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Lake Chad remains stable, yet Boko Haram still thrives. Part 2: The extremists Photo courtesy of utenriksdept on Flickr, CC BY-NC-ND 2.0

Lake Chad remains stable, yet Boko Haram still thrives. Part 2: The extremists

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Terrorist groups thrive in complex humanitarian crises; Lake Chad is one such crisis. Since Boko Haram evolved from an Islamist sect into an armed insurgency in 2009, its stranglehold over the Lake Chad Basin has deepened.

After its founding in 2002 in Nigeria’s northern Borno state, Boko Haram’s increasing radicalization led to suppression operations by the Nigerian military. Following the execution of its leader in 2009, and unexpected resurgence following a mass prison break, the organization executed increasingly violent attacks against police, UN offices, and civilians. The insurgency led to mass migrations out of Nigeria into neighboring Cameroon, Chad, and Niger.

The following time-series shows Boko Haram activity (1997 – present) along with water level changes in Lake Chad. The maps show an increase in activity around 2002 and a notable uptick after 2011, following the group’s improved operational capabilities.



Video by Laura Sigelmann, 2019 (all rights reserved). Data from ACLED and Landsat 1-8.


How climate change fuels extremist recruitment

A recent report by think tank adelphi addresses the linkage between climate change and Boko Haram recruitment. “The report does not say that climate change creates terrorists,” author Lukas Rüttinger told Climate Home. “But climate change changes the context in which these groups operate – it contributes to creating the conditions in which those groups can thrive. We can observe that already.”

While the decision to join a terrorist organization is personal and complex, the deteriorating conditions in the Lake Chad basin and effects of climate change worsen people’s core vulnerability. Compounding the effects of forced displacement, restriction of movement, poor social cohesion, and regional instability, climate change reduces communities’ ability to plan ahead and adapt to abrupt changes. Conflict can also occur over who has access to scarce resources, particularly between farmers and pastoralists. These interwoven factors worsen each other, continually reducing livelihood options for already at-risk communities.

Without livelihood alternatives, individuals may turn towards negative coping mechanisms.

Boko Haram has been known to offer small loans to followers, pay members to kill officials, rob banks, or simply promise money to potential recruits. For communities facing starvation and poverty, in an unstable region with little government infrastructure, and a social system drastically changed by conflict and refugees, the promise of financial stability is an alluring option.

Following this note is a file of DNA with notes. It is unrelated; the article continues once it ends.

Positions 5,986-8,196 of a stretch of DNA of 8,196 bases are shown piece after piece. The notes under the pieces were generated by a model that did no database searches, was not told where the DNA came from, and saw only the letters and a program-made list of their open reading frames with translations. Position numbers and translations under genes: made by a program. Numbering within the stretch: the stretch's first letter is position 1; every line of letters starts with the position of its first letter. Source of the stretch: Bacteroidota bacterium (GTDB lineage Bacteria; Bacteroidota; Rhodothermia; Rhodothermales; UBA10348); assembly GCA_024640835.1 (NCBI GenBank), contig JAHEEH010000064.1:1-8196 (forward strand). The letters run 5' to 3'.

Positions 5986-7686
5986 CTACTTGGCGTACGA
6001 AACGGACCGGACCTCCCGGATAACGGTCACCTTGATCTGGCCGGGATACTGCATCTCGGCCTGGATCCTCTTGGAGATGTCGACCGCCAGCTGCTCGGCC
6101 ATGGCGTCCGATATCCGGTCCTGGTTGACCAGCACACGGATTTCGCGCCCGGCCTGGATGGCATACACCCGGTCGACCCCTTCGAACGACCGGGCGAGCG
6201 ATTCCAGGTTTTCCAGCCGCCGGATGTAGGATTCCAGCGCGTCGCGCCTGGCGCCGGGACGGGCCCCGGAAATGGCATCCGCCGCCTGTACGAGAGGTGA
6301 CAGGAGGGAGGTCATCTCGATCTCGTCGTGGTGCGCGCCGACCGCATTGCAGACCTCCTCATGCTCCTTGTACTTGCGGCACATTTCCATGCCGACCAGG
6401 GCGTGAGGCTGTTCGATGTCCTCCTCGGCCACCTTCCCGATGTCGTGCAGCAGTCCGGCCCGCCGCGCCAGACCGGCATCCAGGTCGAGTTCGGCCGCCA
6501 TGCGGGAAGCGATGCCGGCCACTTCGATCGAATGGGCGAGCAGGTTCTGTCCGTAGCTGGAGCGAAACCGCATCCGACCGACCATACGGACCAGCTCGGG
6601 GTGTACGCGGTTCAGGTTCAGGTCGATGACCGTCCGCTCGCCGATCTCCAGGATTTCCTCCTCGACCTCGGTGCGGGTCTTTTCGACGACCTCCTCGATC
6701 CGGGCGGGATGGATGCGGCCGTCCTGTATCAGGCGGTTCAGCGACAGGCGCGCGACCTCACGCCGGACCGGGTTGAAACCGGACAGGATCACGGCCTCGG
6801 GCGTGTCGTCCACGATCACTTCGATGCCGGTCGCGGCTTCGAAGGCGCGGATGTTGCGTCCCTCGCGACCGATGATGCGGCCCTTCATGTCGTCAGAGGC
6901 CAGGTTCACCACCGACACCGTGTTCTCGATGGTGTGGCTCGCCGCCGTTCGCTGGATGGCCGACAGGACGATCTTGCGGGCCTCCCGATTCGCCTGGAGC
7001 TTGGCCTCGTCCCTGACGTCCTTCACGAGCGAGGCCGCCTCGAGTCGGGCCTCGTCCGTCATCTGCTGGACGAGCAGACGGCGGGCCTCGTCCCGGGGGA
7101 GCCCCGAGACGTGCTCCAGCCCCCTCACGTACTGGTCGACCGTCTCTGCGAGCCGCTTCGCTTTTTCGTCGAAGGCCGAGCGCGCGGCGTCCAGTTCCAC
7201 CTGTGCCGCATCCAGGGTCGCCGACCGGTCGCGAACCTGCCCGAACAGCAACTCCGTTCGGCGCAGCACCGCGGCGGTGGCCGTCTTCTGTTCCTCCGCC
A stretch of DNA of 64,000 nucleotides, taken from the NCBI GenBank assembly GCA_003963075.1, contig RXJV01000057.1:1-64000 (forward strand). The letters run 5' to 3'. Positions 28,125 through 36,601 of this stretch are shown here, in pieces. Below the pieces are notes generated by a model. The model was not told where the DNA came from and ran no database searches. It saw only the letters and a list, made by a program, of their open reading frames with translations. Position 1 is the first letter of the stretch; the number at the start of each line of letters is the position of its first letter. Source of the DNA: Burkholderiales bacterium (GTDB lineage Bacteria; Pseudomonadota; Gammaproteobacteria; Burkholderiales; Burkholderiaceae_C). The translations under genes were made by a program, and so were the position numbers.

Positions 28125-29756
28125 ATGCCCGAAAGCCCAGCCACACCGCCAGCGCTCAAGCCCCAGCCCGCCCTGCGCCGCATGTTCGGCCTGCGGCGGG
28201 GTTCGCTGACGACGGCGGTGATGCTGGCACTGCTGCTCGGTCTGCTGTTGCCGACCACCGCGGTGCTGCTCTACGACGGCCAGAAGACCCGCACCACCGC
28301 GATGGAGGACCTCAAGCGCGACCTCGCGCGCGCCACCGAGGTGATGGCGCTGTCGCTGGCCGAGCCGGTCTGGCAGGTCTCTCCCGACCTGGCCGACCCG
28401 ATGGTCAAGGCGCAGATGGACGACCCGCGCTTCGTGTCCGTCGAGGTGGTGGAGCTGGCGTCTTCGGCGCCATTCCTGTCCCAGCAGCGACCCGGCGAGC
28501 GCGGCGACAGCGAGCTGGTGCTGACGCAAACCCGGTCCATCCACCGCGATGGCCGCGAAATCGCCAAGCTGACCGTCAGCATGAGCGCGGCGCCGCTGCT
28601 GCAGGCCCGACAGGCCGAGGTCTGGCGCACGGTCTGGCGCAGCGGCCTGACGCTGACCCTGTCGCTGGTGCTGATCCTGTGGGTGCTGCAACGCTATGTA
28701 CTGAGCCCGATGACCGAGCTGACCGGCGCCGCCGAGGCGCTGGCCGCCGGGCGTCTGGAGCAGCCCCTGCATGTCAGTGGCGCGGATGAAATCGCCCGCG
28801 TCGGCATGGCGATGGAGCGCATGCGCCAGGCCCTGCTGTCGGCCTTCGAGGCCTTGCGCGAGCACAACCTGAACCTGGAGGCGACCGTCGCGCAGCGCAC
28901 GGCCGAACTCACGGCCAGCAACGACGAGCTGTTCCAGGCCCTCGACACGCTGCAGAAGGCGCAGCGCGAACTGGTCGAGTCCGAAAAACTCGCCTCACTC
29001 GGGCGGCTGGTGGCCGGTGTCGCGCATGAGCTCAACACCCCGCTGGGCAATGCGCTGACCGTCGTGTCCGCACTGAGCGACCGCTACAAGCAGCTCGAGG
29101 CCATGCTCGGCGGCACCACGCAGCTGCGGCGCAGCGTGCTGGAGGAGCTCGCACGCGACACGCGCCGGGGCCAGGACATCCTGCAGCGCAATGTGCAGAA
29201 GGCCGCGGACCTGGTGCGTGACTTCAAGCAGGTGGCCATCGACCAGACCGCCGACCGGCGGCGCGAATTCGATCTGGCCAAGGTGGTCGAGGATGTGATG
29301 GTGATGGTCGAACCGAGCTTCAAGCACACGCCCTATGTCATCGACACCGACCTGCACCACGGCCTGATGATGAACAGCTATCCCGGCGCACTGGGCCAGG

More droughts, increasing temperature, and erratic rainfall in the Sahel will likely deepen poverty and food insecurity in the region, aiding Boko Haram’s financial recruitment techniques. As Boko Haram gains strength and the region’s instability deepens, more communities are vulnerable to its recruitment techniques. This creates what is known as a “conflict trap,” perpetuating the cycles of poverty, violence, and extremism.


Going forward

Boko Haram is unlikely to be defeated with solely military methods. The complexity of the crisis means that a multidimensional response must tackle the drivers of conflict and extremism. Improving regional stability, environmental resource availability, and social relations are critical to reducing extremism and rehabilitating the Lake Chad Basin.

Several donor-driven programs have aimed to restore local governance and services, repair social systems and cohesion, and reintegrate former combatants. These bottom-up methods are critical to address the root drivers and reduce the incentive to join extremist organizations.

Good transnational water management is also critical for strengthening the resilience of livelihoods and addressing the drivers of extremism. The Lake Chad Basin Commission and African Union commission adopted a Regional Stabilisation, Recovery and Resilience Strategy, which offers hope for comprehensive transnational cooperation.

However, the lake desperately needs improved monitoring systems, which requires better funding, oversight, operation, and cooperation. This is particularly important in the face of climate effects, which will likely cause the lake’s waters to fluctuate more wildly. Any future planning around stabilization, peacebuilding, and development must consider how climate change will deepen existing vulnerabilities.

Ultimately, addressing the drivers of insecurity in a multidimensional way offers some hope towards stemming the tide of conflict in Lake Chad basin.


This is the second post of a two-part series. For Part 1, on the evolution of Lake Chad, click here.